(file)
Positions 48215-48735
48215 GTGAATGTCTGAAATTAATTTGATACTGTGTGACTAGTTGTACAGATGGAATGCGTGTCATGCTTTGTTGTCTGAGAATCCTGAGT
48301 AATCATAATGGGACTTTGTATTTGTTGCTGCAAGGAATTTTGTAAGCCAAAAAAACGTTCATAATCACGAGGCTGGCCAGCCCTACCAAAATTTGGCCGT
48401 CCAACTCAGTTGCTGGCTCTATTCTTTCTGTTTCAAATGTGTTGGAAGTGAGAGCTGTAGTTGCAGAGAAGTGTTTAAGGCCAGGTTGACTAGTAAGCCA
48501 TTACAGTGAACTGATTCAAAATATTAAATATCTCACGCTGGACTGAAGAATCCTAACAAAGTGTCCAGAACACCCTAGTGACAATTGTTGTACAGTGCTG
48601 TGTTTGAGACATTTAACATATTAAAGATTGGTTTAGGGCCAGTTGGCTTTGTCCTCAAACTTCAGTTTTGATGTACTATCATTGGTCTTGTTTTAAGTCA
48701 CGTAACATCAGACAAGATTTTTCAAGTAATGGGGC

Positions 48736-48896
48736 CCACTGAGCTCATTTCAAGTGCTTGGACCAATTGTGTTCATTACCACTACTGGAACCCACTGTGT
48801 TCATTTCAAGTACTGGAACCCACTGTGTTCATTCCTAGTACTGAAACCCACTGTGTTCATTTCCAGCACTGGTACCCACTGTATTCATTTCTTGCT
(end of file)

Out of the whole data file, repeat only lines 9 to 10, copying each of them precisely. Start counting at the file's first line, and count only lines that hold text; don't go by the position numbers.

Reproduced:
48736 CCACTGAGCTCATTTCAAGTGCTTGGACCAATTGTGTTCATTACCACTACTGGAACCCACTGTGT
48801 TCATTTCAAGTACTGGAACCCACTGTGTTCATTCCTAGTACTGAAACCCACTGTGTTCATTTCCAGCACTGGTACCCACTGTATTCATTTCTTGCT